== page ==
As my wife had too much work to catch up with, my daughter and I decided to go to New York for a culinary weekend. Let’s see how many times I say “delicious” in this post.

Before we left for New York, I met a couple of students at Mr. Bartley’s, across the street from Harvard Square and right next to Harvard Books. The famous hamburger dive which has collected accolades like “best hamburgers in the USA” from the Wall Street Journal, and has been featured by National Geographic, New York Times, Squire, and many other media outlets and movies. The laundry list of celebrity customers and fans includes Johnny Cash, Jaqueline Onasis, Bob Dylan, Joan Baez, Bill Belichick, Al Pacino, Adam Sandler, Tom Werner, and Katie Couric. It has a wacky atmosphere with a dining room like a dorm room, filled with posters, bumper stickers, and funny signs.

As we arrived in New York, we went straight to the first restaurant in our list: Popular, at the NY Public Hotel. The description couldn’t be more appealing:

At POPULAR, diners have a special opportunity to enjoy authentic, original, healthy, and globally inspired Peruvian cuisine by Chef Diego Muñoz, who helmed The World’s 50 Best Restaurants’ #1 rated Latin American restaurant, Astrid y Gastón, in Lima. Chef Diego, a rare talent, proudly brings to New York City, the ultimate international gateway, the best of his Peruvian homeland’s multicultural cuisine—a microcosm of some of the world’s greatest culinary traditions—Incan, Spanish, Moorish, African, Italian, Chinese and Japanese. To accompany Chef Diego’s flavor-forward, healthy dishes, POPULAR serves enchanting, best-in-class pisco cocktails and a selection of international wines.

Astrid y Gastón, in Lima was indeed SPECTACULAR, so I figured this should be awesome too. But it wasn’t. Don’t get me wrong, there was nothing to complain about. Maybe my expectations were too high. But it definitely did not live up to the hype.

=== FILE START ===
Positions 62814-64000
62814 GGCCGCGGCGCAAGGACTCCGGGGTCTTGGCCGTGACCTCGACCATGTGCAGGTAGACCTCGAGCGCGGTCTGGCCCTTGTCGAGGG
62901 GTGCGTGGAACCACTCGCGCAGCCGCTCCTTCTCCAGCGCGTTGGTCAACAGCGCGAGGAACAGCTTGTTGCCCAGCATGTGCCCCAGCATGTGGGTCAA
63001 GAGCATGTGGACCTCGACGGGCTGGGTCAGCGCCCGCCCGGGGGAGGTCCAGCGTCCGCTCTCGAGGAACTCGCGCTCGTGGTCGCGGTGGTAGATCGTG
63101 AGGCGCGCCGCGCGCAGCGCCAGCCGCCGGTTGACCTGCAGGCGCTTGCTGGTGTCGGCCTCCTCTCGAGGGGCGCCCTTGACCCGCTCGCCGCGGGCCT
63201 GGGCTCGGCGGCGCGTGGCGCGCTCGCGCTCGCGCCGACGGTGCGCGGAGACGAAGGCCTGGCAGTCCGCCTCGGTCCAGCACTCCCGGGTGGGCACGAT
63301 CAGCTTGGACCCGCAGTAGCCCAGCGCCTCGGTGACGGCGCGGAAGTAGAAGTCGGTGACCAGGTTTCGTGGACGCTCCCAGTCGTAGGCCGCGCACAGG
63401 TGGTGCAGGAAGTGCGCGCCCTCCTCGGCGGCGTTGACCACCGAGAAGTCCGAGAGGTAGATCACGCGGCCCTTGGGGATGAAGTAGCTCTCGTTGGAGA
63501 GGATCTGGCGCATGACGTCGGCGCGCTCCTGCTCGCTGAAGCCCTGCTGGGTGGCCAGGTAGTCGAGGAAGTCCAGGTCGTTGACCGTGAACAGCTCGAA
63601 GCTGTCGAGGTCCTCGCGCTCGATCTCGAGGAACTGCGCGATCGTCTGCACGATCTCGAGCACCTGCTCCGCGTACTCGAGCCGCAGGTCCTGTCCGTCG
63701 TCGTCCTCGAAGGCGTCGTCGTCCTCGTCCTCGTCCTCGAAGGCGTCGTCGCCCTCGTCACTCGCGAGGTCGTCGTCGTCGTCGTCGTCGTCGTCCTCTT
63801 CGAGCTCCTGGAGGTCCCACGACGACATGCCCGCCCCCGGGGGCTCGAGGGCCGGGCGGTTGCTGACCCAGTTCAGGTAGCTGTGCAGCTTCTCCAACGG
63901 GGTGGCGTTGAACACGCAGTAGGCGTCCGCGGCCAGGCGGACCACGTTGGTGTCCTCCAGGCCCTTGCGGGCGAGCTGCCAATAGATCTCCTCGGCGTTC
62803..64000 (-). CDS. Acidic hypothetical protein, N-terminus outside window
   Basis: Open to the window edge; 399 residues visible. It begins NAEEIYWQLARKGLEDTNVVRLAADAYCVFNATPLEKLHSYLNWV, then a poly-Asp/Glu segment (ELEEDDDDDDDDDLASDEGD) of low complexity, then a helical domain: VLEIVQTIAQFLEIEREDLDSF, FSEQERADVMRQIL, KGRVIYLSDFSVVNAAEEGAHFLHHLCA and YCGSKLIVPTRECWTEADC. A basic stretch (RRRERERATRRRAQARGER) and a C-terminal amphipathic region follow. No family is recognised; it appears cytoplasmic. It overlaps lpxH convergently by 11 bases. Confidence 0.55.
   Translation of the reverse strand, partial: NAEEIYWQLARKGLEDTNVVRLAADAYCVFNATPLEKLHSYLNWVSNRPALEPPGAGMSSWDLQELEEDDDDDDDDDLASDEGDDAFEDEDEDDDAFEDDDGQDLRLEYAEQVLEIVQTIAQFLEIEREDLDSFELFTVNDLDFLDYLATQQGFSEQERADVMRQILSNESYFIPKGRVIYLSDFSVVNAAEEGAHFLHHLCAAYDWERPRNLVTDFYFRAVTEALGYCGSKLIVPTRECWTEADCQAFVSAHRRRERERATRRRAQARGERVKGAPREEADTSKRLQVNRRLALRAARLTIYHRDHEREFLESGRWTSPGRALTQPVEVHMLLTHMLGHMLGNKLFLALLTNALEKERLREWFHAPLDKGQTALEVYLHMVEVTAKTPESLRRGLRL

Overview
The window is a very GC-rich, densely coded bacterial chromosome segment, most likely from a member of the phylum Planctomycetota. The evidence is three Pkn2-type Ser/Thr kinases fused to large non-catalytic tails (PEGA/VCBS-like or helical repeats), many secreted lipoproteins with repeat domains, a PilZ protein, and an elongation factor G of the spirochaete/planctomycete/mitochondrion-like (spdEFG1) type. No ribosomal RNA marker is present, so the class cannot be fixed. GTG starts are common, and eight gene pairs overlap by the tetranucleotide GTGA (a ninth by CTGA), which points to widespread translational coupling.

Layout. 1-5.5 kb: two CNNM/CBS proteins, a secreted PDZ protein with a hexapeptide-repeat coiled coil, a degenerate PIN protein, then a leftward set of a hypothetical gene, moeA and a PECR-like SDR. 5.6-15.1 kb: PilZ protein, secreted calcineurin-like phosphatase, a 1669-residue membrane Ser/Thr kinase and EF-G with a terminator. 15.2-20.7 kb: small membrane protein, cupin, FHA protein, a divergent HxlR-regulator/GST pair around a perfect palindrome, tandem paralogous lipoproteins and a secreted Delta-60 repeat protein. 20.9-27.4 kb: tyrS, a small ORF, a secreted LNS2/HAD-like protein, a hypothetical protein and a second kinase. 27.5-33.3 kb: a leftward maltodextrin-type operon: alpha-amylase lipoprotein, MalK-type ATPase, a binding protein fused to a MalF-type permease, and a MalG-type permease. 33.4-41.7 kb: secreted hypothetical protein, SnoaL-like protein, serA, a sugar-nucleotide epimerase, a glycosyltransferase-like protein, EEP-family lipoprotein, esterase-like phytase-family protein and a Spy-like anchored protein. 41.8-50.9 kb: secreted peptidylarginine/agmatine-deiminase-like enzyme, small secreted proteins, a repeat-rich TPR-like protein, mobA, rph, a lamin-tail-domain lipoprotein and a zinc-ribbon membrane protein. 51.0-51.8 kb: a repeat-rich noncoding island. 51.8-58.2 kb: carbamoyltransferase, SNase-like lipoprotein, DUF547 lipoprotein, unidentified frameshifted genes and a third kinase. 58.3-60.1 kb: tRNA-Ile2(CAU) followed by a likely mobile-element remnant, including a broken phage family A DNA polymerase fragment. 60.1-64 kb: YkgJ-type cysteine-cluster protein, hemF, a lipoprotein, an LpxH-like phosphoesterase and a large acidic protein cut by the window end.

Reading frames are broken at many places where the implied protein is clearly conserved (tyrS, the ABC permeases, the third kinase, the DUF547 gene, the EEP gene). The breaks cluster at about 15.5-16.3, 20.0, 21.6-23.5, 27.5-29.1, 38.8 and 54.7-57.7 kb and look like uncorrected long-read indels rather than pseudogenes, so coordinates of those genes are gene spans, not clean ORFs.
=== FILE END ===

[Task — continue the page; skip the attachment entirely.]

On Saturday, after a nice stroll through Central Park we went to the real highlight of the trip for lunch: Le Coucou. Let’s say I love EVERYTHING about this restaurant. Their marketing says:

After taking Paris by storm, internationally acclaimed chef Daniel Rose returns home with Le Coucou. A gracious modern nod to fine European gastronomy, Rose shrinks the intercontinental divide separating the City of Light and the Big Apple, proving that the true essence of fine French dining can thrive in any time zone.

It truly is a corner of France in New York’s SoHo. From the decor to the service to the food: absolutely delicious and adorable. Honestly, the sauce of the Vol-au-vent “Coucou”, with veal sweetbreads and lobster, puff pastry, vermouth and white wine tarragon cream, is something I will not forget in a long time.

After a ride on the Staten Island ferry, and with such a very tough act to follow, we decided something completely different for dinner: Yakiniku Futago. In their own words:

Yakiniku, in Japanese, means to barbecue! The owners of FUTAGO were born as twin brothers in Osaka, the most popular city for yakiniku in Japan. Futago means “twins” in Japanese. Establishing their first FUTAGO restaurant in the year of 2010 in Tokyo, we developed a unique “FUTAGO style” concept, which is selecting the best quality meats and serving it at half the portion and price, compared to all the other BBQ restaurants.

It was nice, and enjoyable. But it’s difficult to compete with the many other excellent Japanese restaurants in NY. Although, as my daughter added the requirement “meat”, this one surely hit the right note.

On Sunday we went to MoMA (both museum and store). As they extended the exhibition dates, we were lucky to see Refik Anadol’s mesmerizing ‘Unsupervised — Machine Hallucinations’, and a bunch of other pieces before going to our final restaurant of the culinary weekend: La Mercerie. Maybe it was the brunch menu and vibe. Maybe it’s usually this bad. But we left (something we rarely do) after ordering and eating an apetizer. The service was rude, the wait long, the food mediocre… the only thing that was nice was the decor. Fortunately the cute Canal Street Market was around the corner, so we did not go back home hungry!

Here are some photographs.